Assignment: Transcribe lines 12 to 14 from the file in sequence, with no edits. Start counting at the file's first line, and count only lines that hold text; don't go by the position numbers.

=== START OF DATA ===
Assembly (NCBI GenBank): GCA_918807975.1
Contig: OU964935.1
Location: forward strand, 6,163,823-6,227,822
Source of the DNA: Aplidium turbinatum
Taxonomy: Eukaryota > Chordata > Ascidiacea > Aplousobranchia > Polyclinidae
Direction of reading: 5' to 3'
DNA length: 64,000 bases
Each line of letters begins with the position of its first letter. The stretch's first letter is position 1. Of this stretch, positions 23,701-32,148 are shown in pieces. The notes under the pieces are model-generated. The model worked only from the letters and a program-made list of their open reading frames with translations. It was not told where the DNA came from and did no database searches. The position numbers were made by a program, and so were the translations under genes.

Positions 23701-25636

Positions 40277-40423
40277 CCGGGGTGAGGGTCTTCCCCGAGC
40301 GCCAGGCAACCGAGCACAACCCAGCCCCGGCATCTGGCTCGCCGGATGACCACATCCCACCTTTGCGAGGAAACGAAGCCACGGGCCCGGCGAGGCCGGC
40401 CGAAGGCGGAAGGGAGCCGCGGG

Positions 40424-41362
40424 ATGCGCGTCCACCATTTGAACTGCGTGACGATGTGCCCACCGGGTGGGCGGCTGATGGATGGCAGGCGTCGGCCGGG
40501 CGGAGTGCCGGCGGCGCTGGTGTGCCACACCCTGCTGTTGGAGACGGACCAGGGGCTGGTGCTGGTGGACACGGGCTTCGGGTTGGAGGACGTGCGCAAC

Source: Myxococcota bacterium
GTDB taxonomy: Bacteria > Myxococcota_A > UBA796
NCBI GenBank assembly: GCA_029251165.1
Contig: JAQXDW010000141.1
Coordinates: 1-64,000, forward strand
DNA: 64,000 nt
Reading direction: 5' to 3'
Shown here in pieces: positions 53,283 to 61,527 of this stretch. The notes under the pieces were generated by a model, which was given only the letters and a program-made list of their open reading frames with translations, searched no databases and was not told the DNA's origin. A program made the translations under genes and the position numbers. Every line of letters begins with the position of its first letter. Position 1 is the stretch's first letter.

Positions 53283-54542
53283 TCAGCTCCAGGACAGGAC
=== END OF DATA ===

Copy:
40301 GCCAGGCAACCGAGCACAACCCAGCCCCGGCATCTGGCTCGCCGGATGACCACATCCCACCTTTGCGAGGAAACGAAGCCACGGGCCCGGCGAGGCCGGC
40401 CGAAGGCGGAAGGGAGCCGCGGG

Positions 40424-41362